By MADDY VITALE
As the beaches, Boardwalks and businesses begin to open up, officials are taking a proactive approach to lessen the spread of COVID-19 with one measure that seems easy enough – using volunteers to remind beachgoers, shoppers, and strollers not to get too close.
During the first day of the program, volunteers and Cape May County health officials were in Cape May on Friday to promote the new social distancing campaign called “Six Feet Saves.”
The name is taken from another community with a proven success model for public outreach in this health crisis, officials said Friday.
And the message is the same — emphasizing the need for standing at least six feet from a stranger unless wearing a face mask.
On Friday, a host of volunteers working in concert with the Cape May County Health Department were in Cape May to help educate people about the importance of social distancing, how to properly put on and use a face mask and other questions the public may have in the wake of the pandemic.
“We here at the Cape May County Department of Health and the freeholder board want to remind people in the community to practice social distancing and always wear their masks,” explained Liberty Kocis, health educator and risk communicator for the Cape May County Health Department.
She continued, “We are taking a positive campaign reinforcement. We are out there in the community to help anyone who may have questions.”
The first day of the program attracted national attention and media outlets from all over, officials noted.
Freeholder Jeff Pierson, the liaison to the health department, said the freeholders are hopeful that the ambassadors, who wear special vests adorned with the county seal, only add to the positive response from visitors and residents to follow guidelines.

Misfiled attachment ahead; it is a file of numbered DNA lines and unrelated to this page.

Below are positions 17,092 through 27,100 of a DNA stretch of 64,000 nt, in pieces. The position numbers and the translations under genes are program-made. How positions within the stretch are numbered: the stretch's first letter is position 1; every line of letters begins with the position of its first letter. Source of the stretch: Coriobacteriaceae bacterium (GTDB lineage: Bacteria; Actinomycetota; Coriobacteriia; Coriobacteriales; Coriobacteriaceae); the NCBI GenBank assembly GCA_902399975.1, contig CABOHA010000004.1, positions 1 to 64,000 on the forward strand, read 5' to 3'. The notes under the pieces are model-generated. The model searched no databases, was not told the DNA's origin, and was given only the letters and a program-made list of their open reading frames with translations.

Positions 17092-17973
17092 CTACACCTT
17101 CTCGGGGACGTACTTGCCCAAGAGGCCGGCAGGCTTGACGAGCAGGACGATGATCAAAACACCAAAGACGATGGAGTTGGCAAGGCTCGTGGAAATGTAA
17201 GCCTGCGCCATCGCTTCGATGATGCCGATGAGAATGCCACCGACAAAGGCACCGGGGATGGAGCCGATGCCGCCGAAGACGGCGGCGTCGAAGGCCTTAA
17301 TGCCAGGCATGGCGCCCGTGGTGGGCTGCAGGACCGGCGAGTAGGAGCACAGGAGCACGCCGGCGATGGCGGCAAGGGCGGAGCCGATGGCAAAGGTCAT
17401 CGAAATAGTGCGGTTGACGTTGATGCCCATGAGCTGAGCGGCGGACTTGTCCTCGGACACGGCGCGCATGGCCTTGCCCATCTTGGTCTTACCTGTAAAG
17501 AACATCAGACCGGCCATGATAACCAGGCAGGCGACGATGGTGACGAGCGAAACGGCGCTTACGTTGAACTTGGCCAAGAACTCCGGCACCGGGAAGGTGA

“We are glad that the beaches, boardwalks, and promenades across the state will open up by Memorial Day, but social distancing is still needed,” Pierson said. “We are working with our ambassador program to inform people of proper protocols and the safest ways possible to enjoy our beautiful shoreline.”
On Monday, the volunteers, who have completed virtual training, will be in Ocean City and then in Sea Isle City on Tuesday. The plan, officials said, is to be present in high-traffic shore communities throughout much of the summer.
“We have doctors and nurses, EMTs and a lot of teachers in the program and other professionals,” Kocis said. “We are in an emergency situation. We can use all of the help we can get, and we are always looking for volunteers.”
Although the state is beginning to loosen restrictions and people are social distancing, there are still many positive COVID-19 cases in the county, she noted.
“We are not out of the woods yet. We want to encourage people to use their masks and be mindful that although we are allowed to be out on the Boardwalk, people need to use their masks,” she said.
Kocis added that she is excited to see how it goes.
If anyone would like to know more about the program visit www.cmchealth.net